I don’t have a real answer, though. I do know that donors do not incur any medical bills during the process of a donation, so I suppose that could be considered a form of payment. (hell yeah!! I wanna stay in a hospital for a week, in excruciating pain after being cut open and having vitals removed!!)

    (really. I should just go to bed now. No good can come of me staying up any longer)

    • SKL says:

      I remember my mom once telling me how disturbed she was at a loved one’s funeral, knowing what had been removed from the body. So since my parents will have to come to my funeral if I die any time soon, I would leave it up to them whether or not to donate my organs. If I survive them, I’ll put “organ donor” on my drivers’ license.

      But even then, it’s not usual that a person with healthy organs dies in conditions ideal for organ harvesting.

      (This topic is getting morbid . . . . )

      • Sue says:

        A lot of people have issues with having parts removed from them and that’s why they choose not to donate. I don’t want another law that tells me what I have to do with my body parts once I’m deceased either. That’s too much for me!

  5. SKL says:

    Honestly, I am not lining up to donate my organs while alive. Not until they figure out a way to convince me that (a) the organs will certainly help an actual human and (b) I’ll be as healthy after as before. I have kids to raise. Now if in fact it’s very safe and efficient, they need to market that.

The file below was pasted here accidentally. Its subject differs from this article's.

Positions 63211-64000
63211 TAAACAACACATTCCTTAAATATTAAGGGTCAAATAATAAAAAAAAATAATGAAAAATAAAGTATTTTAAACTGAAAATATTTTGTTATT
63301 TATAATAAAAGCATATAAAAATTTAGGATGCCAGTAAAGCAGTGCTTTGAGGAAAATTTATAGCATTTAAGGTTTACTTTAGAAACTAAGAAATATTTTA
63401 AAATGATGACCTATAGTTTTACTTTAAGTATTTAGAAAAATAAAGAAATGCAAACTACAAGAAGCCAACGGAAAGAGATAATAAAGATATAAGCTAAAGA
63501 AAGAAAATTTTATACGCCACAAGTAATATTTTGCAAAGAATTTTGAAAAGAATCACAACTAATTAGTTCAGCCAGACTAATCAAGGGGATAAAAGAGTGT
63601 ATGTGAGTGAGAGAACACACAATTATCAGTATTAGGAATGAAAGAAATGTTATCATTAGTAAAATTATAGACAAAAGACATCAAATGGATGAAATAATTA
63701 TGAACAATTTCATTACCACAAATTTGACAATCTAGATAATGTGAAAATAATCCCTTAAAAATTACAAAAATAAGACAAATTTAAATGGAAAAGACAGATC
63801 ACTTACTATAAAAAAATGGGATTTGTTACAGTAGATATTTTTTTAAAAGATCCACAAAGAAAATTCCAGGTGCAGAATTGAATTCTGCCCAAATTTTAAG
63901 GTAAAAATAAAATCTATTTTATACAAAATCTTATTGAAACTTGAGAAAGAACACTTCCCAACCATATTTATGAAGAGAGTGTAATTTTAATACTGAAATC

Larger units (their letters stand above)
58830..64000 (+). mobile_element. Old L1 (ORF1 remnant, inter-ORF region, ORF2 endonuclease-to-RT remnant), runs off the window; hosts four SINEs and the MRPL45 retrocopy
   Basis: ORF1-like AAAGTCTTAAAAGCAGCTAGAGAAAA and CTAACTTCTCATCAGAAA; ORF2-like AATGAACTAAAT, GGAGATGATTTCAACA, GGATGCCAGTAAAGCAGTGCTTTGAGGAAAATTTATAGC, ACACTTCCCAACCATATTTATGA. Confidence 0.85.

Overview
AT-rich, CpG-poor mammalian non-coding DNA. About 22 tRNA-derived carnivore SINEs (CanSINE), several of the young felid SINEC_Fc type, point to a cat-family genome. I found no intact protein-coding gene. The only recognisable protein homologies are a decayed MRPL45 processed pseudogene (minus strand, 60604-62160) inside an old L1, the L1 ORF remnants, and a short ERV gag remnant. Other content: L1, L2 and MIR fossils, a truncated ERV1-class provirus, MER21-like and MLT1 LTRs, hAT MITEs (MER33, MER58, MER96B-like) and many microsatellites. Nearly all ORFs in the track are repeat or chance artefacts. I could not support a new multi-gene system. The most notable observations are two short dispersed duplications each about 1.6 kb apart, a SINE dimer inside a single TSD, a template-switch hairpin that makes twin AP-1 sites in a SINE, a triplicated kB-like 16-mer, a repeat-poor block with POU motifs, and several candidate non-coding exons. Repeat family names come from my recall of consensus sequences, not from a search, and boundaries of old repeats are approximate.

I know of a family where the mom donated her kidney to one of her daughters. What if she had donated it to someone else already? It’s nice of God to give us each two, but I could understand why someone might want to save their extra one for a family member should the need arise.

  6. Nikki says:

    I don’t see why not?? If it gets more people to donate, then sure. But I agree with the above, there should be a set price just like there is for bone marrow (I think!). Organ donation saves so many life, and it’s such a sacrifice and risk they are willing to make-sometimes for people they don’t even know. I wouldn’t be upset if they were paid for it.

  7. Sue says:

    There is a young lady in our community (who I’ve been friends with for a long time) who ended up with the rare disorder TTP. Her kidneys failed and she has spent too much time in the hospital. This past spring, after being on the donor list for a long time and not being “sick enough” to be at the top, her family members started being tested for possible matches. 2 of her sisters were a match (one she doesn’t speak to so she wouldn’t even consider it-sad isn’t it?). The other sister said, absolutely I’d donate my kidney for you, but had to loose a lot of weight and get her own health up to snuff b/4 they would consider it. She worked really hard and they had their donation/transplant earlier this summer. The young lady who was so sick is doing great, while the sister who was healthy, started having complications. I saw them over the summer and the sister who donated said it was the easiest decision she ever made, but the hardest thing she’s done b/c she thought she’d rebound faster than she was and then she put it in perspective that her sister had been feeling like this for a LONG time and she can’t believe she lived like that for so long.

    I don’t think donors should be paid b/c like Michael said, they’re DONORS and there are too many scary things that could happen and if someone is going to cut me open and take an organ, they better be legit and know what they’re doing!